Joni Balter warns Susan Hutchison and Jan Drago that they shouldn’t expect an automatic leg up simply by virtue of their gender, arguing that “Washington voters are too smart for that.” And while I only partially take issue with her thesis (gender will help them stand out in a primary field of men, but won’t do them much good in the general), it was this paragraph that caught my attention:
Seattle and King County are politically sophisticated places. As the only state with two female U.S. senators and a female governor, Washington is the most progressive state in the country when it comes to electing women. Year after year, the state ranks near the top of the list for highest percentage of women elected to the Legislature.
True, sorta. But the trend doesn’t look so encouraging for women these days, particularly at the legislative level.
Washington did indeed rank first in the percentage of women legislators from 1993 through 2004, reaching a high of 40.8 percent (60 out of 147) in 1999 and 2000, but has been trailing off ever since. In 2009 Washington is down to only 48 women legislators, or 32.7 percent, still good for sixth place nationally, but our lowest percentage since 1991.
I asked National Women’s Political Caucus of Washington President Linda Mitchell about the drop-off, and she says that the biggest hurdle to electing more women is recruiting more women candidates:
“We still have a long way to go toward equal representation of women in our elected bodies and one of the biggest problems is that more women are not running for office. Another example, of the nineteen Seattle City Council candidates this year, only two are women. Well-qualified women often choose not to run because they don’t think they are qualified enough, they lack the money networks, and because they don’t have enough support and encouragement.”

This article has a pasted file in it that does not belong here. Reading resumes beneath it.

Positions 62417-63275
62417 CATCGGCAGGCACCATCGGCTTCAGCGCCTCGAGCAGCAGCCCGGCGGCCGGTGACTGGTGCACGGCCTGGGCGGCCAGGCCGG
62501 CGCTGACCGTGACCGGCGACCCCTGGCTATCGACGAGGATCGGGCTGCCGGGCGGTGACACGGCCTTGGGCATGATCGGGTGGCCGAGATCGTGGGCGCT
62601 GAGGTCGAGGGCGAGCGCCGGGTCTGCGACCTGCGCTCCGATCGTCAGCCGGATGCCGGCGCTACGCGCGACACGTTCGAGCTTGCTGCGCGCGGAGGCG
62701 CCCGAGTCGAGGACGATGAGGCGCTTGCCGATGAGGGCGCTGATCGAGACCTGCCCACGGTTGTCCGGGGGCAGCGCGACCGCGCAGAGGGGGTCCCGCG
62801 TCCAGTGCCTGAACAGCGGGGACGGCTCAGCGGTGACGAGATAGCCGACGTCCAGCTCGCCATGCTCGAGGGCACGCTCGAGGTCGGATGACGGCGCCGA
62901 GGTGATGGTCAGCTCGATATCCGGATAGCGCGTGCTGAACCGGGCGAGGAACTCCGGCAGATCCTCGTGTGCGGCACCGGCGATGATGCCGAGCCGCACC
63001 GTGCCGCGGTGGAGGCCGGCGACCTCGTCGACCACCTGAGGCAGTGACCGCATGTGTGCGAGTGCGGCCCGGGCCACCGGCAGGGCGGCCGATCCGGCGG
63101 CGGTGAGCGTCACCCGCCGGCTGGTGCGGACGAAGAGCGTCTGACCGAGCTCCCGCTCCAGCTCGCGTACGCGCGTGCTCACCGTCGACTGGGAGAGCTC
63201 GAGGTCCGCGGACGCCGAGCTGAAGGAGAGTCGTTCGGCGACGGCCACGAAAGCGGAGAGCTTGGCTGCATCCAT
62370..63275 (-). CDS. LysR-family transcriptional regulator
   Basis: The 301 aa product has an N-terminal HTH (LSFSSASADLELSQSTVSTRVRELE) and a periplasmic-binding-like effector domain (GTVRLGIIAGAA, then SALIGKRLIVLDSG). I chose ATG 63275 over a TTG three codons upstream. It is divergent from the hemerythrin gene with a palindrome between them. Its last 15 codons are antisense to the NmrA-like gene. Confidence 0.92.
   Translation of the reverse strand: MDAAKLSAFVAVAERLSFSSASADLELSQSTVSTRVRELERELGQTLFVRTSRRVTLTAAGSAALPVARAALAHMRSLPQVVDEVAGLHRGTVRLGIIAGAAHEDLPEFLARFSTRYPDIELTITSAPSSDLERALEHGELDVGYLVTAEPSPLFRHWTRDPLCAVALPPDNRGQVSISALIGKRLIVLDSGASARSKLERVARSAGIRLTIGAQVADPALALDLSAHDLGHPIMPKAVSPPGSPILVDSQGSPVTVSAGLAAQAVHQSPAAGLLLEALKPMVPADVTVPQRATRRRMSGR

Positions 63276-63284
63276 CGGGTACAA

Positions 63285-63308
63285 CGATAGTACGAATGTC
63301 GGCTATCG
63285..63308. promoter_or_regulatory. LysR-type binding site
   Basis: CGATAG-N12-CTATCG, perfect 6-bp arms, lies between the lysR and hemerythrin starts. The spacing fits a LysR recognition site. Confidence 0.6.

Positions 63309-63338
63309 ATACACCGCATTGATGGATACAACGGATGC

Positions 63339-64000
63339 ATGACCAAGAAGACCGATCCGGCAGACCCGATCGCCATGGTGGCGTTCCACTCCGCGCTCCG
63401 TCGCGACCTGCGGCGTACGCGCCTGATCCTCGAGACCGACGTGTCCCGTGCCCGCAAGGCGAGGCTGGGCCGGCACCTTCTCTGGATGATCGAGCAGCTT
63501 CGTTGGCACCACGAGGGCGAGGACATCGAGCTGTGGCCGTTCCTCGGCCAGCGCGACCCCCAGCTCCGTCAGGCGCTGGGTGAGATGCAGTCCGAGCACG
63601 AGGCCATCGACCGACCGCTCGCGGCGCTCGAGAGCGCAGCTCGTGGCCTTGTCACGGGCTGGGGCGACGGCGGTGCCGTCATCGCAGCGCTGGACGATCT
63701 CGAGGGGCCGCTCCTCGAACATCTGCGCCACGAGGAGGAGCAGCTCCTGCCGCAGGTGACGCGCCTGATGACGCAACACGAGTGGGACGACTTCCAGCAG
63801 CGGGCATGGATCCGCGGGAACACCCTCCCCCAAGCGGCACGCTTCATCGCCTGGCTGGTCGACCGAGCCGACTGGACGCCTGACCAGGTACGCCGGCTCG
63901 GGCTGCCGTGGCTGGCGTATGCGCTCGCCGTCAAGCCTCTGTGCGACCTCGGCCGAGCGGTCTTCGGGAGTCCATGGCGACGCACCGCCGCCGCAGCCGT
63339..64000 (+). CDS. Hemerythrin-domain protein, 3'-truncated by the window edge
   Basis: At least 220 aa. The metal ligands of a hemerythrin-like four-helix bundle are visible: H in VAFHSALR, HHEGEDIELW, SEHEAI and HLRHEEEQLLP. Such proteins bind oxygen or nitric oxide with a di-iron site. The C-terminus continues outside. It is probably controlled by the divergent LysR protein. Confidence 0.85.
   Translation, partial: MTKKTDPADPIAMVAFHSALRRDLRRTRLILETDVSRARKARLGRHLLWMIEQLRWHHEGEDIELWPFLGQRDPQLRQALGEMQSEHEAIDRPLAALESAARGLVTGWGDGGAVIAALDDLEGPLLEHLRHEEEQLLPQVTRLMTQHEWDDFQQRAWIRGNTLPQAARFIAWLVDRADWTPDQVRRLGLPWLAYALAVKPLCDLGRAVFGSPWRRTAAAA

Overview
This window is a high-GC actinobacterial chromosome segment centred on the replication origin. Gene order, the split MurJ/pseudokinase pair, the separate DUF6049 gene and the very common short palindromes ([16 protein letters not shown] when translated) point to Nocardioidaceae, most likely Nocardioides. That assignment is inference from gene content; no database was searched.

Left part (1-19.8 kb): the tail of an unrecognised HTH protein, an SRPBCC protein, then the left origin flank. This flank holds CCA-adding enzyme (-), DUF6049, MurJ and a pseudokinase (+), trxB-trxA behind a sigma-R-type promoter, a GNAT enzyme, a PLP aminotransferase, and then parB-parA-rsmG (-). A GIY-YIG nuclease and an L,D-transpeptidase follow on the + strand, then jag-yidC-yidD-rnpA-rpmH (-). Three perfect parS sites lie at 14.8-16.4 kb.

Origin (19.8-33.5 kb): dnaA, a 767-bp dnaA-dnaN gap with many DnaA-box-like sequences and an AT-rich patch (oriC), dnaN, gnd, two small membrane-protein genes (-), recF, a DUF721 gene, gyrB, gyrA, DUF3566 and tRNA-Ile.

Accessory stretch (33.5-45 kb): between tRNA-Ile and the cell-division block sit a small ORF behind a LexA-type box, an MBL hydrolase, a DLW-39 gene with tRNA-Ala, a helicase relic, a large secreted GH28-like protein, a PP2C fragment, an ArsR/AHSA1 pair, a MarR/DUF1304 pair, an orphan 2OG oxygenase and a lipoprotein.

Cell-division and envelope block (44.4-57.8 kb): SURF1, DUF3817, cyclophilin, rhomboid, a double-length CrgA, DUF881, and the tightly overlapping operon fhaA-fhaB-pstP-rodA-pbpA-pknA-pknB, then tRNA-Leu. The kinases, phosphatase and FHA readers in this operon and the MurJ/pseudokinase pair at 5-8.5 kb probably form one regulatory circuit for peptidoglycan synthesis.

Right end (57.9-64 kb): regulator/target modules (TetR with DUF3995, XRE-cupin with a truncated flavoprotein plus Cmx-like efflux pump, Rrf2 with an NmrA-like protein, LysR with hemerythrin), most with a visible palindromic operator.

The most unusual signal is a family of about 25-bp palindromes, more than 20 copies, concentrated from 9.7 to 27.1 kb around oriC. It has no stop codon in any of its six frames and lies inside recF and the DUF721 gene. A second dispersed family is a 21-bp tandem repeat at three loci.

And it doesn’t sound like Mitchell thinks Balter’s characterization of the candidates and their races does much to help the cause:
“I disagree with Balter’s assessment of these two candidates. Hutchison is not “riding on her gender by sitting out public forums”, it’s her huge name familiarity. Drago is not “counting on gender politics for a win”, but on a different leadership style – and polling indicates she’s not off-base. I give both women credit for running and hope we can find ways to encourage more women to do so.”
There is this commonly repeated notion that being a woman confers some sort of electoral advantage in Washington state—a notion that Balter ironically reinforces through her “voters are too smart” refutation—when in fact the numbers clearly say otherwise. Women make up slightly over half the electorate, and consistently turn out in higher numbers than men, yet now comprise less than one third of our state legislature, and one ninth of our US House delegation.
Sure, as Balter points out, the top three elected statewide offices are currently held by women, but this is the exception, not the rule. Indeed, over our state’s 120 year history, we have elected only two women to the governor’s mansion, two to the US Senate and seven to the US House. And of the seven remaining women to have won statewide executive office, four of these served as Superintendent of Public Instruction, primary education long being a profession stereotypically deemed suited to women.
Forgive me for not showing my math, but I’m pretty damn sure that if “female contenders somehow get a leg up”, we’d be electing more women than men to office, not substantially less. So obviously, Joni, there’s no need to “bristle” at an assumption that clearly doesn’t hold true.